- Booms and Systemic Banking Crises
- 'Monetary Policy Alternatives at the Zero Bound: Lessons from the 1930s'
- Links for 03-02-2013
- Fed Watch: If Not For That Pesky Sequester
- Economics Professor Mark Thoma Makes Me Wonder about the Other Nuts that are Teaching our Kids...
- FRBSF Conference: The Past and Future of Monetary Policy
Posted: 02 Mar 2013 12:33 AM PST
Everyone at the conference seemed to like this model of endogenous banking crises (me included -- this is the non-technical summary, the paper itself is fairly technical):
Booms and Systemic Banking Crises, by Frederic Boissay, Fabrice Collard, and Frank Smets: ... Non-Technical Summary Recent empirical research on systemic banking crises (henceforth, SBCs) has highlighted the existence of similar patterns across diverse episodes. SBCs are rare events. Recessions that follow SBC episodes are deeper and longer lasting than other recessions. And, more importantly for the purpose of this paper, SBCs follow credit intensive booms; "banking crises are credit booms gone wrong" (Schularick and Taylor, 2012, p. 1032). Rare, large, adverse financial shocks could possibly account for the first two properties. But they do not seem in line with the fact that the occurrence of an SBC is not random but rather closely linked to credit conditions. So, while most of the existing macro-economic literature on financial crises has focused on understanding and modeling the propagation and the amplification of adverse random shocks, the presence of the third stylized fact mentioned above calls for an alternative approach.
In this paper we develop a simple macroeconomic model that accounts for the above three stylized facts. The primary cause of systemic banking crises in the model is the accumulation of assets by households in anticipation of future adverse shocks. The typical run of events leading to a financial crisis is as follows. A sequence of favorable, non permanent, supply shocks hits the economy. The resulting increase in the productivity of capital leads to a demand-driven expansion of credit that pushes the corporate loan rate above steady state. As productivity goes back to trend, firms reduce their demand for credit, whereas households continue to accumulate assets, thus feeding the supply of credit by banks. The credit boom then turns supply-driven and the corporate loan rate goes down, falling below steady state. By giving banks incentives to take more risks or misbehave, too low a corporate loan rate contributes to eroding trust within the banking sector precisely at a time when banks increase in size. Ultimately, the credit boom lowers the resilience of the banking sector to shocks, making systemic crises more likely.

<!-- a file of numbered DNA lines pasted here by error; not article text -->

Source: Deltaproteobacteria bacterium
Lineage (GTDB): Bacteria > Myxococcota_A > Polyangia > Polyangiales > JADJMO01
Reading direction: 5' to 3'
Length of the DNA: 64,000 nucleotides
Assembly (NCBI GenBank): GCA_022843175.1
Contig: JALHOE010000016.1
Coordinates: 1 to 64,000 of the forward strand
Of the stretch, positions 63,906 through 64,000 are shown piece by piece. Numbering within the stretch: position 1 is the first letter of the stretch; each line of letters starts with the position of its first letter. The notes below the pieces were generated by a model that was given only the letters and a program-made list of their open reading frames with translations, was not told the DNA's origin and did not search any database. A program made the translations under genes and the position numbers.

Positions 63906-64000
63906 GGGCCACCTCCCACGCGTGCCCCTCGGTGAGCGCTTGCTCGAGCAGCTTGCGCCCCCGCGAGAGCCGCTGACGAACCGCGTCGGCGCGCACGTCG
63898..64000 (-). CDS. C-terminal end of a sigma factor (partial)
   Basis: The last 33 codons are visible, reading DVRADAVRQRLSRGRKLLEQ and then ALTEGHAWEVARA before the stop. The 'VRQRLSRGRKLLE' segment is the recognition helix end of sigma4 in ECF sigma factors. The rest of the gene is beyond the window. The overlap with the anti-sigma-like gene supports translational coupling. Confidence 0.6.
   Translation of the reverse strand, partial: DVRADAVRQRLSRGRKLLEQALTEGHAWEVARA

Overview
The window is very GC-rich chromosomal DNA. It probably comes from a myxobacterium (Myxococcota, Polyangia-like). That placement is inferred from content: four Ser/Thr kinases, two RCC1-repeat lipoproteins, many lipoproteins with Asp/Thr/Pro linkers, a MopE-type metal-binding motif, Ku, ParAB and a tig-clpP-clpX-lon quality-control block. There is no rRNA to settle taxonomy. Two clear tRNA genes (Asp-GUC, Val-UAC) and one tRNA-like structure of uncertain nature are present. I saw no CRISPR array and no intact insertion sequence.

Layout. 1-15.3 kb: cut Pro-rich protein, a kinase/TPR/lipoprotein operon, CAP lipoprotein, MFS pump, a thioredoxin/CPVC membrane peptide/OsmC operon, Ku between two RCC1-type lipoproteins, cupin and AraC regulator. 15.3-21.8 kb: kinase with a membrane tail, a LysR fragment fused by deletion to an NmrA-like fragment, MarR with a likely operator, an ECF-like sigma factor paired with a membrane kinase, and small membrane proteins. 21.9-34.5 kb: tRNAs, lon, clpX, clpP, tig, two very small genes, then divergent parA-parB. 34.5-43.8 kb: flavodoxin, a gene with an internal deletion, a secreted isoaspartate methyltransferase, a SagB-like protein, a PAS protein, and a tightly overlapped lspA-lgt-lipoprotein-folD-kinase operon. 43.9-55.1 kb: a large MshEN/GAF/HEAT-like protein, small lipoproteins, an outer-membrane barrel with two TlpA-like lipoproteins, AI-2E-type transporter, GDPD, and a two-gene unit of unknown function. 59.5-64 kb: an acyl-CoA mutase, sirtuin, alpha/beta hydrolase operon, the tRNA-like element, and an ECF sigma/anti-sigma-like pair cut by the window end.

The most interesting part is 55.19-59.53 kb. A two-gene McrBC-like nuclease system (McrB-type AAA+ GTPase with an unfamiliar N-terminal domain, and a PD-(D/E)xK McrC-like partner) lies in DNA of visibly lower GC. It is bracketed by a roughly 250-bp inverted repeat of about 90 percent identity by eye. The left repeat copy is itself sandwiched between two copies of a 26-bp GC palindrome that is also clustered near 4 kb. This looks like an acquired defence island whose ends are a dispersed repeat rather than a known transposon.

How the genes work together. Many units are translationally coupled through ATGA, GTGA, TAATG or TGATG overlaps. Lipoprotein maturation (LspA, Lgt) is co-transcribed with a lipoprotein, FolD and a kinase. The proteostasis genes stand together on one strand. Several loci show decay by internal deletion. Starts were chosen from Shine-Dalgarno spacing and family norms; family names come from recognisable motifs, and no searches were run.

We calibrate the model on the business cycles in the US (post WWII) and the financial cycles in fourteen OECD countries (1870-2008), and assess its quantitative properties. The model reproduces the stylized facts associated with SBCs remarkably well. Most of the time the model behaves like a standard financial accelerator model, but once in while -- on average every forty years -- there is a banking crisis. The larger the credit boom, (i) the higher the probability of an SBC, (ii) the sooner the SBC, and (iii) -- once the SBC breaks out -- the deeper and the longer the recession. In our simulations, the recessions associated with SBCs are significantly deeper (with a 45% larger output loss) than average recessions. Overall, our results validate the role of supply-driven credit booms leading to credit busts. This result is of particular importance from a policy making perspective as it implies that systemic banking crises are predictable. We indeed use the model to compute the k-step ahead probability of an SBC at any point in time. Fed with actual US data over the period 1960-2011, the model yields remarkably realistic results. For example, the one-year ahead probability of a crisis is essentially zero in the 60-70s. It jumps up twice during the sample period: in 1982-3, just before the Savings & Loans crisis, and in 2007-9. Although very stylized, our model thus also provides with a simple tool to detect financial imbalances and predict future crises.
Posted: 02 Mar 2013 12:24 AM PST
This paper from the SF Fed conference might be of interest (it's a bit technical in some sections):